Reliability and validity of a low cost, pocket-sized and battery operated sodium analyzer in measuring urinary sodium concentration

Technol Health Care. 2015;23(6):881-91. doi: 10.3233/THC-151028.


Background: The 24-h urine collection technique is the reference method for assessing sodium intake. Frequent assessments of urinary sodium excretion improve patients' motivation in adhering to sodium-restricted diets. No portable, inexpensive, user-friendly and reliable sodium analyzers are available on the market. Allowing field practitioners access to such an instrument could facilitate patients' monitoring of urinary sodium output, potentially improving patients care and overall population health.

Objective: To determine the validity and intra- and inter-instruments reliability of two portable, easy-to-use and inexpensive sodium analyzers.

Methods: Urine samples (N= 77) were collected from 31 men and compared against reference values of an ion chromatograph.

Results: Both analyzers demonstrated excellent absolute (95% limits of agreement (LoA) of ± 3-4%) and relative intra-instrument reliability (intraclass correlation coefficients (ICC) of 1.00). Inter-instruments relative reliability was excellent (ICC: 0.99), whereas absolute reliability was good (95% LoA of ± 13%). Compared with results obtained by ion chromatography, relative validity was excellent for both analyzers. Absolute validity was good-to-moderate (95% LoAs ranging from ± 15% to ± 20%).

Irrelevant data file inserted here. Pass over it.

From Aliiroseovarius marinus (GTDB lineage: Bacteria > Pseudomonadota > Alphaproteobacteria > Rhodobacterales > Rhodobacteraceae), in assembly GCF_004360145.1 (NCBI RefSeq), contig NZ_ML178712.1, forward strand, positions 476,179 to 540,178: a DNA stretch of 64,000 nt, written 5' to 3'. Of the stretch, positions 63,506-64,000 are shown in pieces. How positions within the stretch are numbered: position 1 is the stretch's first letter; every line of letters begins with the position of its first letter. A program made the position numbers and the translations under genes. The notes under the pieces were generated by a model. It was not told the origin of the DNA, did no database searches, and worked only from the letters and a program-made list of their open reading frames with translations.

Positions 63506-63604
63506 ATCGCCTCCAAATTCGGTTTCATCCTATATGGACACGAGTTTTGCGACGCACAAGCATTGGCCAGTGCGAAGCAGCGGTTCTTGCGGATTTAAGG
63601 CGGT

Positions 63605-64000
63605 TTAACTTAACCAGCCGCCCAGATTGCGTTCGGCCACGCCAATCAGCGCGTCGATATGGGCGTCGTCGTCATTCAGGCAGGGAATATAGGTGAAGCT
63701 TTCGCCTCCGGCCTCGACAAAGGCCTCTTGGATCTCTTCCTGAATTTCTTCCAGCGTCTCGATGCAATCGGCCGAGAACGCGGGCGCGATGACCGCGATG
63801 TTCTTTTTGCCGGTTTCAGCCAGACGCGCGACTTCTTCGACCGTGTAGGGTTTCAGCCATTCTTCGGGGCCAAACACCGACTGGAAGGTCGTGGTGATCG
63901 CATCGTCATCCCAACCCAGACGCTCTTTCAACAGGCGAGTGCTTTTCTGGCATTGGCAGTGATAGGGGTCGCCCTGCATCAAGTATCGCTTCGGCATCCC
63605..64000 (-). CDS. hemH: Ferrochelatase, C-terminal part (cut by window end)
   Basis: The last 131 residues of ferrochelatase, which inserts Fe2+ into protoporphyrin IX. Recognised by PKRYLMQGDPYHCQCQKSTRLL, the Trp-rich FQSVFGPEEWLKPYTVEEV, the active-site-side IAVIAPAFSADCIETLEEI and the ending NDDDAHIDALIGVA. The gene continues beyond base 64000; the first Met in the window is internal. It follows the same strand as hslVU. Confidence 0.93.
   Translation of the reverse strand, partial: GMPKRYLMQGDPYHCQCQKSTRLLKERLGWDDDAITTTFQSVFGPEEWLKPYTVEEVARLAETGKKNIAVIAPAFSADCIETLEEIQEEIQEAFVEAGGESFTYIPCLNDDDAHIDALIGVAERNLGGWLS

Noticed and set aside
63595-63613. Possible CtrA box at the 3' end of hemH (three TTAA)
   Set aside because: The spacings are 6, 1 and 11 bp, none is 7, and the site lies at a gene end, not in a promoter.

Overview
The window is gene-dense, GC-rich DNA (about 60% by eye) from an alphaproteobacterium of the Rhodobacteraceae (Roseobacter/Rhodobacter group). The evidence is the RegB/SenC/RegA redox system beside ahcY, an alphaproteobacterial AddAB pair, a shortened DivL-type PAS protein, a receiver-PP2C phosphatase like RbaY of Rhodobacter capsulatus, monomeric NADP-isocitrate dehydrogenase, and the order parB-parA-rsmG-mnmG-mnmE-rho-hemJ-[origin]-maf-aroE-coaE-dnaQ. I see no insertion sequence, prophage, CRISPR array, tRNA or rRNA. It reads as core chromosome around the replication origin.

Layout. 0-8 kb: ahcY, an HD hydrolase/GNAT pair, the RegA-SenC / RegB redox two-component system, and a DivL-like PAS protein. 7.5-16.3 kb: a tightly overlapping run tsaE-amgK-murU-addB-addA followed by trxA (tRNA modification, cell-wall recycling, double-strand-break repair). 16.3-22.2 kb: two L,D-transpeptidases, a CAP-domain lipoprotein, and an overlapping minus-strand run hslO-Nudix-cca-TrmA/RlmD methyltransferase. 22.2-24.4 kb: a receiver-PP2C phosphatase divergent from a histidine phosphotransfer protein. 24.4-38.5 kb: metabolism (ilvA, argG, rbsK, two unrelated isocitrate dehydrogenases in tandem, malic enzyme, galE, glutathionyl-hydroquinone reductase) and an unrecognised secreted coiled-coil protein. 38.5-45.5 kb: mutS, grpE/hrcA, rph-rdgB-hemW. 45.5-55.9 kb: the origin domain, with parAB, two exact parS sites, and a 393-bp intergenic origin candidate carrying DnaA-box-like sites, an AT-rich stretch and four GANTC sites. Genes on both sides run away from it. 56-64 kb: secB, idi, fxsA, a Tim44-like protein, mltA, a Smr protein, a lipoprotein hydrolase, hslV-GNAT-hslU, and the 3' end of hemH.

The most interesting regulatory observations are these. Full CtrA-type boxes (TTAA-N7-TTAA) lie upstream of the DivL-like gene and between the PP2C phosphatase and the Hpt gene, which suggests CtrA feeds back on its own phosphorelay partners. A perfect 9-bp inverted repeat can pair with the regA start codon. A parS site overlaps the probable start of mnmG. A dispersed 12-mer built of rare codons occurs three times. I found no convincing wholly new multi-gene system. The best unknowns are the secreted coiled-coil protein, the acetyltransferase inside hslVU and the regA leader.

Conclusions: A low cost, portable analyzer can reliably be used by field practitioners to monitor changes in urinary sodium excretion across time and provide adequate guidance for individuals on sodium-restricted diets.

Keywords: Diet; hypertension; salt; sodium meter; urinary sodium.

Publication types

  • Research Support, Non-U.S. Gov't

MeSH terms

  • Adolescent
  • Electric Power Supplies
  • Humans
  • Male
  • Point-of-Care Systems*
  • Reproducibility of Results
  • Sodium / urine*
  • Urinalysis / instrumentation*
  • Young Adult


  • Sodium